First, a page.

Long time readers of these pages will be familiar with the concept of "Letting the Tiger out of the Cage" (newcomers may want to read a brief definition.)  Well, what are we to make of a novel whose genesis in the author's mind was the scene where the tiger gets let out?  Because as I was watching the movie version, I desperately wanted the husband to succeed in crashing his plane and his wife into Ralph Fiennes.  I mean, I know this is supposed to be a great tragic love triangle and all, but I'm not big on adultery to begin with, added to which is the fact that they are just horrible people and what passes for love amongst them is really little more than sado-masochism.  So, yes, I wanted them dead.
Nor did I particularly care that the petty sneak thief, Caravaggio, had been dethumbed by the Nazis.

The characters that I did care for somewhat were Hana and Kip.  I realize that Hana was supposed to be this horribly damaged woman, but c'mon, she's played by the luminescent Juliette Binoche, who, by herself, nearly suffices to justify the continued existence of France.  Kip, meanwhile, is all earnestness and courage, easy to like, even if his role onscreen is pretty minimal.  But then, just as it seems these two and their relationship will rescue the story, Kip has his little freak out over the atom-bombing of Japan, and we're left with only Hana.  After three hours, that just wasn't enough for me.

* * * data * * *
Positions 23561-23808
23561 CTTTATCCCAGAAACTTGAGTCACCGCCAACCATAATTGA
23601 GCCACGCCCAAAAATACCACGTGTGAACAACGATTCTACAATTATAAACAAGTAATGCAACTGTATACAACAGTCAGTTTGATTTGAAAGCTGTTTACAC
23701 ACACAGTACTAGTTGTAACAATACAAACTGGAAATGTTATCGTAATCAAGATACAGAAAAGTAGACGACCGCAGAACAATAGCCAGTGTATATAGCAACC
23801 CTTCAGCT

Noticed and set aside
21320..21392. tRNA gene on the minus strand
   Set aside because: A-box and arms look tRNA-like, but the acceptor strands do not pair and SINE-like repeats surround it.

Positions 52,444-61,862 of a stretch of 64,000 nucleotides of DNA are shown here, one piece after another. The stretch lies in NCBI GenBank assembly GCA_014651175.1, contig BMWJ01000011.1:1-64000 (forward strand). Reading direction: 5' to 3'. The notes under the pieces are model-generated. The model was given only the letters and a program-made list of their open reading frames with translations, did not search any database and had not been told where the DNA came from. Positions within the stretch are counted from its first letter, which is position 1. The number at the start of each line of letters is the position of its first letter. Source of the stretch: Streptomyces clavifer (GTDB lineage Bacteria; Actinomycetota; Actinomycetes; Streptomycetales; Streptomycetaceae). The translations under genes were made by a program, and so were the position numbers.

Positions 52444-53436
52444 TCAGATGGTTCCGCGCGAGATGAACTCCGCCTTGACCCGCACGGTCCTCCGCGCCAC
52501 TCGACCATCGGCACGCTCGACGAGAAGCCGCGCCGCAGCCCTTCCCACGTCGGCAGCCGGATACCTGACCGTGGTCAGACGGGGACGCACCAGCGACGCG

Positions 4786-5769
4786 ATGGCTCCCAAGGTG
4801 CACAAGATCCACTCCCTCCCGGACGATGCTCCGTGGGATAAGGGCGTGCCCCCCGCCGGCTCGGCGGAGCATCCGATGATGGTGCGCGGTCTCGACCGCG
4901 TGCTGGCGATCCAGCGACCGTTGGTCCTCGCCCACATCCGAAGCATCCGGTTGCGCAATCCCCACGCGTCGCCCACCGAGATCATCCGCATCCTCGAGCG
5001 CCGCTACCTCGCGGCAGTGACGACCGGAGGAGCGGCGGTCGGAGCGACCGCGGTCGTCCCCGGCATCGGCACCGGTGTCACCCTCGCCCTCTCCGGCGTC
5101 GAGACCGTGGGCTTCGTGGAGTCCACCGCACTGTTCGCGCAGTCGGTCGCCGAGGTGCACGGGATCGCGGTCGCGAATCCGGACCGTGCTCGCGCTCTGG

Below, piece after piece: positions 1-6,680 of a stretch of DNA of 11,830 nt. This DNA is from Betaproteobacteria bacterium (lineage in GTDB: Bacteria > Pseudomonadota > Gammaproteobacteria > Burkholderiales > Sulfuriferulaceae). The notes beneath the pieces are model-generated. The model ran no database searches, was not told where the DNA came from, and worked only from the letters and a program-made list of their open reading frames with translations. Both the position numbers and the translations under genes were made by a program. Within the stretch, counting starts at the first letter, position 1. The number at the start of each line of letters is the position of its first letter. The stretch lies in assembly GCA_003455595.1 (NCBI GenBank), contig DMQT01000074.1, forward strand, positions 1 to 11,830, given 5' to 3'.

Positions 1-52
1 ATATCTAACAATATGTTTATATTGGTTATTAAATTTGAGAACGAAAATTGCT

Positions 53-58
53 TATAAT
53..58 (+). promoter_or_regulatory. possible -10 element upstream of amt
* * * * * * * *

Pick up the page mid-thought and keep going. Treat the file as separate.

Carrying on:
So I probably made a mistake when I tried reading this book right after seeing the movie; bringing too much baggage along from the film to give the novel a fair shake.   Now, rereading it several years later, I do like it better, but I still don't like it.

There's still the basic problem that the English Patient and Katherine Clifton are so profoundly unlikeable and that their affair so little resembles what healthy humans think of as love.  Even more disturbing, when the English Patient leads the Nazis across Northern Africa in exchange for access to the cave where he left Katherine, he acts out the most abhorrent sentiment of the 20th Century, E. M. Forster's monstrously selfish dictum : "If I had to choose between betraying my country and betraying my friend, I hope I should have the guts to betray my country."  It would even be more honorable if the English Patient helped the Nazis out of a genuine feeling of Anti-Semitism.  It would at least reflect a capacity to think of people beyond himself.  But the nature of his relationship with Katherine is exactly this selfish and destructive, so perhaps aiding the German Army follows from the logic (or illogic) of their affair.